THE BEST WOODY ALLEN FILMS OF ALL TIME ACCORDING TO GUY

  1. 21.
    September
  2. 20.
    Melinda and Melinda
  3. 19.
    Another Woman
  4. 18.
    Shadows and Fog
  5. 17.
    Bullets Over Broadway
  6. 16.
    Matchpoint
  7. 15.
    Zelig
  8. 14.
    Play it Again, Sam
  9. 13.
    Manhattan
  10. 12.
    Radio Days
  11. 11.
    Husbands and Wives
  12. 10.
    Annie Hall
  13. 9.
    Deconstructing Harry
  14. 8.
    Small Time Crooks
  15. 7.
    Interiors
  16. 6.
    Blue Jasmine
  17. 5.
    Sleeper
  18. 4.
    The Purple Rose of Cairo
    Mia Farrow plays Cecila, a wife who escapes her loveless marriage and fulfills her boredom watching “The Purple Rose of Cairo.” She falls in love with the movie’s character, played by Jeff Daniels, who jumps out the screen on onto real life in which Cecila is stuck by making a strange decision: is she in love with the movie character or Jeff Daniels playing the character? This is Woody’s excellent meditation on the power of movies in our lives and our trouble distinguishing fantasy and reality.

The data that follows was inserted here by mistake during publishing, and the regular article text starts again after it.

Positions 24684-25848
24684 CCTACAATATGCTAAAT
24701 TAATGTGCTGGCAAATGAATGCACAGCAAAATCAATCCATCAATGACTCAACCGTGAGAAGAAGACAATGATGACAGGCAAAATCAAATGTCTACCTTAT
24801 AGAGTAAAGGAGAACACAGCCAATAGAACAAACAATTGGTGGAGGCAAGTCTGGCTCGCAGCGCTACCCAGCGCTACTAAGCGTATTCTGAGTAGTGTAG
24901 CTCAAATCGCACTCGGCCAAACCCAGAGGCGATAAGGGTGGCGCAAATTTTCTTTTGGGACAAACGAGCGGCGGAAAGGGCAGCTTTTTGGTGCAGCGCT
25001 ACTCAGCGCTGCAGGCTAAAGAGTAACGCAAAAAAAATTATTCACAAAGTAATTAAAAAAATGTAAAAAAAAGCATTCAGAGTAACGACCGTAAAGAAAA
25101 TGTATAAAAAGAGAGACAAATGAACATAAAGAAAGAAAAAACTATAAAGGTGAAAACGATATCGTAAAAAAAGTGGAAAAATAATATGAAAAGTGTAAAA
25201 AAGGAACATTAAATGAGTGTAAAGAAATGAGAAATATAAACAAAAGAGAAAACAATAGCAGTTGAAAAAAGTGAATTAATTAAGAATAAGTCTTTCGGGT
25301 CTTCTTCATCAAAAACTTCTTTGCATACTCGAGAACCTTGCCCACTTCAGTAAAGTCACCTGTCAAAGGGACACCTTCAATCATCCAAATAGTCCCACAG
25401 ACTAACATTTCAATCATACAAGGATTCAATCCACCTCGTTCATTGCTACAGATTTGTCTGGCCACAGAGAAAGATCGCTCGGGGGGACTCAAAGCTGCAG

19. 3.
    Crimes and Misdemeanors
    Martin Landau plays as the wealthy ophthalmologist who commits murder on his mistress (played by Anjelica Houston) and comes to terms with his own guilt by asking a serious ethical (and religious) question: can one live a moral life after committing murder? As with most Woody’s films that tackle this subject, Woody went on to earn three Academy awards for Crimes and Misdemeanors including Best Director.
  20. 2.
    Broadway Danny Rose
    This is Woody Allen at his peak, where his writing developed with more pathos and his acting with Mia Farrow brought out the best in each other’s performance. As a parody on NYC lounge acts of the 1950s, Broadway Danny Rose has one of the most sympathetic characters (the kooky and nebbish agent) within his film arsenal.
  21. 1.
    Hannah and Her Sisters
    Annie Hall and Manhattan are surely praised for its stories, but Hannah and Her Sisters is the unsung hero of cinematic genius. Told in seasons, the movie captures many small and universal moments: religion, love, sex, trust, friendships, sibling rivalries, and the many things we tell ourselves.